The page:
FORT WORTH – It’s been two weeks since Alexander Rossi’s life changed.
Winning the 100th Indianapolis 500 as a rookie can do that. In those two weeks, the 24-year-old driver embarked a week-long media blitz across the country from Indy to New York City, Dallas and then to Michigan.
After two grueling races at Belle Isle, Rossi left fifth in the Verizon IndyCar Series point standings.
Then it was back to Texas for yet another race, Rossi’s first on what he calls his favorite of the three ovals he’s driven on so far. There’ll be more interviews, cameras and face time for the kid from California who hadn’t wiggled into an IndyCar before March.
Bryan Herta, Rossi’s co-owner and driver coach, is in awe of how Rossi has handled the spotlight cast on him.
“I don’t know how you prepare for that,” Herta said Friday at TMS. “I continue to be impressed by how Alexander has risen to the challenge. He fully understands that winning the Indianapolis 500 is a tremendous accomplishment, it’s also a tremendous responsibility. He’s a 500 champion now and he’s a representative of the series and the sport, of that race. I love that he gets it.”
Herta first broke into open-wheel racing in the Indy Lights Series in 1992 at the age of 22. His first start in CART and the Indianapolis 500 came two years later. Now at 46, Herta believes he wouldn’t have been ready for the scrutiny Rossi’s been under.
“He is so much more prepared, professional than I was when I came into it,” Herta said. “I think that’s because the junior series, all the experience that he’s had, they prepare these guys so much more throughly than when I (raced). When I came into IndyCar, no one expected anything for the first year or two. You’re just trying to figure it out.”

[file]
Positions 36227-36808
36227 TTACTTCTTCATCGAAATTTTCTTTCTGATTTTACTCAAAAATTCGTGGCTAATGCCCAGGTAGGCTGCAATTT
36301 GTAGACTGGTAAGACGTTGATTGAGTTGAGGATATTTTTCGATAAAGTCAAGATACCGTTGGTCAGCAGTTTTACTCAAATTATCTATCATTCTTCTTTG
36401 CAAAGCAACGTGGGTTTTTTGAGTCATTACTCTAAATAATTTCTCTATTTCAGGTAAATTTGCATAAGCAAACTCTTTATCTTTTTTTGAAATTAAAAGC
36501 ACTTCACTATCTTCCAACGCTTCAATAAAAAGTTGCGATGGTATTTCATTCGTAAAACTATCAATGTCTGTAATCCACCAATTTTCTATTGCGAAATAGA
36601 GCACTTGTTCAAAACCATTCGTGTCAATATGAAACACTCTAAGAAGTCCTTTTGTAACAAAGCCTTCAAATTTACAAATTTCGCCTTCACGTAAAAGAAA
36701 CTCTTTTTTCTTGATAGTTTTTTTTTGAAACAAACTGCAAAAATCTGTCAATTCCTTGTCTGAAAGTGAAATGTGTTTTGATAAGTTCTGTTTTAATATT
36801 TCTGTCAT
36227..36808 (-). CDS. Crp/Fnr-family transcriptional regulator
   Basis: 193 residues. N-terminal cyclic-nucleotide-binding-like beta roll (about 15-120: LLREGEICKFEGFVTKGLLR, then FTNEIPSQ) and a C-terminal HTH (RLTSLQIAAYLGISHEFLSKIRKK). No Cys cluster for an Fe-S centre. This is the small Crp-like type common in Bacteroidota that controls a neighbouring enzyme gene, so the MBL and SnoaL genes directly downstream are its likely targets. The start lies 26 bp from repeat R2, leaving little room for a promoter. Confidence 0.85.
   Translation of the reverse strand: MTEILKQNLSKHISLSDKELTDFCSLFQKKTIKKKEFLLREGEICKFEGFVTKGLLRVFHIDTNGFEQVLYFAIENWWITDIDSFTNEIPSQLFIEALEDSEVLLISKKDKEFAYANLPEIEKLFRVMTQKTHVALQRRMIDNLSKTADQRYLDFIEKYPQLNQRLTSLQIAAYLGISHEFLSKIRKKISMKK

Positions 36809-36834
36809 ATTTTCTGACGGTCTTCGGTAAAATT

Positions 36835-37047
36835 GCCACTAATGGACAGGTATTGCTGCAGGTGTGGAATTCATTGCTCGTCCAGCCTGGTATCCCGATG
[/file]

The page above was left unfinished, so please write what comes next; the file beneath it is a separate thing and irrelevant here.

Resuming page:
Herta didn’t win his first CART race until 1998, his fourth full-time and fifth overall season in the series. After five races in Formula One in 2015, Rossi’s first IndyCar win came in just his sixth start.
“Now, these guys are so much better prepared, they’re expected to make an impact right away and start delivering.”
Herta, who joined forces with Andretti Autosport this year, has also been busy “catching up” since the Indy 500. That’s involved preparing for the Detroit and Texas races and also dealing with the positive results of Rossi delivering early. Prior to Rossi’s win, the No. 98 Honda didn’t have sponsorship secured for Saturday’s Firestone 600.
Early Friday morning, Andretti Herta Autosport revealed a new Castrol Edge paint scheme for Saturday’s Firestone 600, a direct result of the excitement surrounding Rossi’s win.
But as Herta says, “time doesn’t stand still” for the winner of the Indianapolis 500.
“We have to keep marching,” Herta said. “We’re fifth in the championship. Try to savor a little bit, but really, very quickly, your focus turns to, ‘okay, now what?'”
The remaining eight races of the season give Andretti-Herta Autosport eight chances to come up with the best possible answer.